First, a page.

The awards, now running 26 years, honour the most bizarre and though-provoking scientific research in the world
With the 2016 Nobel Prize in Medicine and in Physics having already been announced this week, the world is coming together to celebrate the brilliance in research across science, literature, economics, and humanity. But in a historic award steeped in more than a century of worthiness, it can all become a little joyless. Which is why it’s always worthwhile, amid all the pomp and ceremony going on in Sweden and Norway, to pause and reflect the other side of the coin – the Ig Nobel Prizes.
The ceremony is a parody of the Nobel Prize, and now in its 26th year, the annual awards gala continues to hand out accolades for barmy and bemusing pieces of published scientific research. It is worth remembering that while the Ig Nobel can often be likened to the Razzies, the anti-Academy Awards presented to the worst of the worst of the movie business every year, the Ig Nobel honours scientists for thinking outside the box and presenting meticulous research that makes the public “laugh... then think.”
Organised by the Annals of Improbable Research (AIR), a scientific humour magazine, the annual awards ceremony, more often than not attended by the winners who revel in accepting their prizes, takes place at Harvard University in Cambridge, Massachusetts.
Among the 2016 winners was Thomas Thwaites, who claimed the ‘Biology Prize’ for the week he spent galloping through the Swiss Alps in a tailor-made goat suit. Thwaites spoke to Newstalk in March, telling Sean Moncrieff how he communed with nature and became part of a herd.
“There was this particular goat that was one of the first to come up and smell my beard when I was first introduced to the herd,” Thwaites said. “We just kind of tended to walk around together. I’d be eating on a patch of grass and walk off, and I’d look around and there would be this specific goat. And I could follow her. We just kind of hung out.”
Perhaps the most timely award handed out was offered to the winners of the ‘Peace Prize’, whose paper “On the Reception and Deception of Pseudo-Profound Bullshit” seems very apt for 2016. The research examined the phenomenon of “pseudo-profound bullshit,” which the authors describe as consisting of “seemingly impressive assertions that are presented as true and meaningful, but are actually vacuous,” describing how some people are more receptive to “this type of bullshit.”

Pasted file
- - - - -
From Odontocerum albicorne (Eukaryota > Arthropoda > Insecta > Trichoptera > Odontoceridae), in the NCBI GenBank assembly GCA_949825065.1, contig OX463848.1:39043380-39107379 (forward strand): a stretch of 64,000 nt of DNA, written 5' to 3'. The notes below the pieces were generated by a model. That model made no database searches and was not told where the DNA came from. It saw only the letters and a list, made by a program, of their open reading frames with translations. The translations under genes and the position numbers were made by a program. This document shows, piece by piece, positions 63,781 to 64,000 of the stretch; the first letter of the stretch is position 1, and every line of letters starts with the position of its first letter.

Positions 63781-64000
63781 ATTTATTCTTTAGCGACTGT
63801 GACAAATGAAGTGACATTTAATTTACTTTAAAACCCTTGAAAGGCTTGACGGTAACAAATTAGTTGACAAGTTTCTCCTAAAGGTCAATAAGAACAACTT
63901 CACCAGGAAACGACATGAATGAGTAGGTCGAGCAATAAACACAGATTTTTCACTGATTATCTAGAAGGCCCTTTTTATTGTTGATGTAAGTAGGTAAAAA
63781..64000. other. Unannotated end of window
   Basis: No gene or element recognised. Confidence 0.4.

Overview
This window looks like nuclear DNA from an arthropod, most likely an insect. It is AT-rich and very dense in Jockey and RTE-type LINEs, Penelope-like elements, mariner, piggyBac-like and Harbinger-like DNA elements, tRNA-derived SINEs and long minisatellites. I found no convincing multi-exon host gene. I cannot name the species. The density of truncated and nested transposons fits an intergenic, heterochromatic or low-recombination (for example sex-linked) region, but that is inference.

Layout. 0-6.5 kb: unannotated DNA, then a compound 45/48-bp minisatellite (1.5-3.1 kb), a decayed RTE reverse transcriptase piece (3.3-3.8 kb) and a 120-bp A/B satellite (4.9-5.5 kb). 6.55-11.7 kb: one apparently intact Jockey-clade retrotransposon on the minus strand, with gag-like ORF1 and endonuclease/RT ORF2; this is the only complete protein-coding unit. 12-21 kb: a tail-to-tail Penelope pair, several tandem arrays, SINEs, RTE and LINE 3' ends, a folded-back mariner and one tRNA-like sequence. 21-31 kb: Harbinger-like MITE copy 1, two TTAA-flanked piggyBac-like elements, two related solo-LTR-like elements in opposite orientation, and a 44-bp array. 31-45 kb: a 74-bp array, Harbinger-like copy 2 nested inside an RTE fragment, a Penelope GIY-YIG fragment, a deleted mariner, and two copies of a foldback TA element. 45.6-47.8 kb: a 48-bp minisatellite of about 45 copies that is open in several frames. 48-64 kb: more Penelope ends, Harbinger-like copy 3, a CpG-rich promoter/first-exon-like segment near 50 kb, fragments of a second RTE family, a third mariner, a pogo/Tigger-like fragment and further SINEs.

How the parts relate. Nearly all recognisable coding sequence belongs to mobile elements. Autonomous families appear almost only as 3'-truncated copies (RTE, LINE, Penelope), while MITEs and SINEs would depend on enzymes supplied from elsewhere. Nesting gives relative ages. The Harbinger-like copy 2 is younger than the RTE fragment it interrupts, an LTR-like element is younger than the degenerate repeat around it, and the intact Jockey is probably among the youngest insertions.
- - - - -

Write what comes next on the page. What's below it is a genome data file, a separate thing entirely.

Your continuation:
The full list of winners of the 2016 Ig Nobel Prizes reads as follows:
Awarded posthumously to Ahmed Shafik for studying the effects of wearing polyester, cotton, or wool trousers on the sex life of rats, and for conducting similar tests with human males.
Awarded to Mark Avis, Sarah Forbes and Shelagh Ferguson for assessing the perceived personalities of rocks, from a sales and marketing perspective.
Awarded to Gábor Horváth, Miklós Blahó, György Kriska, Ramón Hegedüs, Balász Gerics, Róbert Farkas, Susanne Åkesson, Péter Malik and Hansruedi Wildermuth for discovering why white-haired horses are the most horsefly-proof horses, and for discovering why dragonflies are fatally attracted to black tombstones.
Awarded to Volkswagen, for solving the problem of excessive automobile pollution emissions by automatically, electromechanically producing fewer emissions whenever the cars are being tested.
Awarded to Christoph Helmchen, Carina Palzer, Thomas Münte, Silke Anders and Andreas Sprenger for discovering that if you have an itch on the left side of your body, you can relieve it by looking into a mirror and scratching the right side of your body (and vice versa).
Evelyne Debey, Maarten De Schryver, Gordon Logan, Kristina Suchotzki and Bruno Verschuere for asking one thousand liars how often they lie and for deciding whether to believe those answers.
Awarded to Gordon Pennycook, James Allan Cheyne, Nathaniel Barr, Derek Koehler and Jonathan Fugelsang for their scholarly study called On the Reception and Detection of Pseudo-Profound Bullshit.
Jointly awarded to Charles Foster, for living in the wild as, at different times, a badger, an otter, a deer, a fox, and a bird, and to Thomas Thwaites, for creating prosthetic extensions of his limbs that allowed him to move in the manner of, and spend time roaming the hills in the company of, goats.
Awarded to Frederik Sjöberg for his three-volume autobiographical work about the pleasures of collecting flies that are dea, and flies that are not yet dead.
Awarded to Atsuki Higashiyama and Kohei Adachi for investigating whether things look different when you bend over and view them between your legs.